Tuesday, October 16, 2012

Why do I do this to myself?

One of the questions authors are often asked is why we write. I usually get a blank look on my face, because it's not something I can easily put into words, but here goes:


I guess I’ve always written. Sort of.  I’ve never felt particularly driven to write, or at least if I was, I never identified the feeling.  In junior high I wrote what would later come to be called fan-fic, following the lives of my favorite YA characters into adulthood, but I never showed them to anyone.  In my college years and for a long time thereafter, I sublimated the urge with role-playing games. My characters always had the most elaborate backgrounds.  It wasn’t until my mid-thirties that I decided to really give writing a shot. There have been times since then that I’ve almost pitched thee whole thing in—sometimes seriously, sometimes just because I’m feeling rotten, but so far, at least, I’ve always convinced myself to keep going.

But why?  It’s a truly miserable business in a lot of ways. I’m not a thick-skinned individual, so bad reviews and rejections hit me hard. Very recently it was disappointing sales that had me questioning my worth as an author. If nobody is buying my books, then what’s the point of driving myself insane trying to write them?  Well there are several answers to that, the most obvious of which, is, “Lady, you were already insane, so it wasn’t much of a drive.”  True. Very true.  The next is that even if sales aren’t where I, (and my publisher) would like them, at least they aren’t at zero. That means somebody did buy it—or them, actually. So more people read my books than would have if I’d kept them locked up in my head.

There are days when it would be easier to stick red-hot spikes into your eyeballs than to get the words to flow.  Other days they tumble out faster than your fingers can keep up. And if I’m sick or really stressed or depressed, it’s very difficult to write at all.  Those, I tell myself, are good days for promotion. When I get really down about writing, my husband, who is marvelous, reminds me that many, many people walk through their lives saying that some day they will write a book. That’s an accomplishment people dream about, plan for, and many, ultimately, never accomplish.  I’ve done it, he reminds me. Even that first awful manuscript that no one but the dust bunnies will ever see, is, in fact, a completed book.  That’s a huge accomplishment all by itself.  And not only did I write a book, and finish it, I wrote more. And those books, I actually sold. Some total stranger has plunked down hard-earned cash to read the demented ramblings of my strangely-wired brain.  If you look at it that way, instead of in terms of numbers, it’s actually pretty damn cool.

Also there’s the fact that I often don’t bother getting dressed until lunchtime. That doesn’t suck either.

Don't forget that my newest steampunk romance Moonlight and Mechanicals releases from Carina Press next Monday, Oct. 22. You can pre-order it now at Amazon or the Carina website.

There are some great contests going on that you should really check out: Sam Cheever's annual Trick or Treat contest runs until Oct. 31. The grand prize is a huge basket, including an engraved i-Pad.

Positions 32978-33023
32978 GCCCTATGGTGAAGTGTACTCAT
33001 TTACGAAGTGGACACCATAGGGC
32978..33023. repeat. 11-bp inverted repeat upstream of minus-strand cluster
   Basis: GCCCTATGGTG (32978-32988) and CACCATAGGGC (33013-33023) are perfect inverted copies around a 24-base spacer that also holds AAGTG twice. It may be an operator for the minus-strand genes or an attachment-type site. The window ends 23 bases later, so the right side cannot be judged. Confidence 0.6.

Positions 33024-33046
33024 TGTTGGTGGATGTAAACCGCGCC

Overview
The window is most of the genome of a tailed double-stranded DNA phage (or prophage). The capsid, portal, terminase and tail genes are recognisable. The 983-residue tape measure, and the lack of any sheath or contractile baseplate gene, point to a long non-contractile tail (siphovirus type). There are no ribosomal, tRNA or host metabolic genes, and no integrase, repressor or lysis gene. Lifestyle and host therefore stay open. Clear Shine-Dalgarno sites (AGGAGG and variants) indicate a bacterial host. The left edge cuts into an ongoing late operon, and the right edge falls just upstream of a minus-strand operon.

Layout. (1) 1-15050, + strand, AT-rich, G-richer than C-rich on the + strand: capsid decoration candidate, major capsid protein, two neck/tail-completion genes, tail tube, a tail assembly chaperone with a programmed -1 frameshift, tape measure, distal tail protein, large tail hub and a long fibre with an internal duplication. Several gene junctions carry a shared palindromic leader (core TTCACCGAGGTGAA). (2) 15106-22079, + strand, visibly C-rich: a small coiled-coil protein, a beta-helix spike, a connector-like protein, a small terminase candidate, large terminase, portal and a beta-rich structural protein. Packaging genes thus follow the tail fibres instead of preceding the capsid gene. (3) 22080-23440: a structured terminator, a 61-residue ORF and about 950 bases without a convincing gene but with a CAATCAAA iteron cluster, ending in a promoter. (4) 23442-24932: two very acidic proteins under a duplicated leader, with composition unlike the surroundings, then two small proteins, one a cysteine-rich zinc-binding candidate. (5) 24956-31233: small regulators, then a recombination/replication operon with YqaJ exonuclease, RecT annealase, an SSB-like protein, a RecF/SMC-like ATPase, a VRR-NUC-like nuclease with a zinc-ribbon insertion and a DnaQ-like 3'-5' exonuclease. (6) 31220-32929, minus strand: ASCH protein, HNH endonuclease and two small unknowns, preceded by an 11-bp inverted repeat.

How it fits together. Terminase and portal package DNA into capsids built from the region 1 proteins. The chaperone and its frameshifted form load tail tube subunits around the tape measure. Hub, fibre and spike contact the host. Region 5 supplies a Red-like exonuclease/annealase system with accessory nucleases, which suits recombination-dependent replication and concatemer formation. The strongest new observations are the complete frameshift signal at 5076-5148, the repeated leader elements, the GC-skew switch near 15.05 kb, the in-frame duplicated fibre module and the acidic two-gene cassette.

Still going are two more great contests at Romance Books '4' Us and Here Be Magic.

I've also got a ton of appearances going on this month and you can find out more on my personal blog. Have a great week!

9 comments:

anny cook said...

I think even those who "quit" cannot totally walk away. They may never submit another book, but I suspect they write for themselves... I know I would end up doing that. And then want to share it with someone else. :-)

christina said...

Great post. I think we all give up in some way at some point. I know I stopped writing a lot for about 5 years thanks to family issues and having children, but my characters we still always in my mind.

Victoria Adams said...

Incredible post - it sounds like me - don't know why I write - I just do and as to thick skin - I'm paper thin skinned.

Ashlyn Chase said...

I've questioned my "choice" of profession too, Cindy. Only it's not a choice for many of us. I hear it said in one way or other all the time..."I can't not write."

It would be easier to do all kinds of things, but as you said, we're wired differently. I never felt like I 'fit' in the nursing profession--or any other. I belong among other writers. We understand each other.

I don't have a thick skin either, but there are plenty of us who understand how it feels. We can and should support each other at those times. It'll get us through to those other times like getting a fan letter or winning a contest...that's when the job can't be beat.

Katalina said...

I set my clothes near the bed and get dressed like a fireman first thing in the morning or else getting dressed might not happen!
I think you're fabulous Cindy and that the best is yet to come.
XXOO Kat

Cindy Spencer Pape said...

One of my favorite things about being a writer is knowing so many like-minded people. Hugs!

VenusBookluvr said...

Fantastic post. You really do a great job of summing it up!

Wynter Daniels said...

I can relate. Sometimes it's hard to keep plugging away when it feels like it's all for naught. But I've found when I was close to giving it all up, I'd get a fan letter that pumped me back up. It's not easy but you never know when something will hit big. Keep plugging away!You're a very talented writer.

Casey Crow said...

Great post!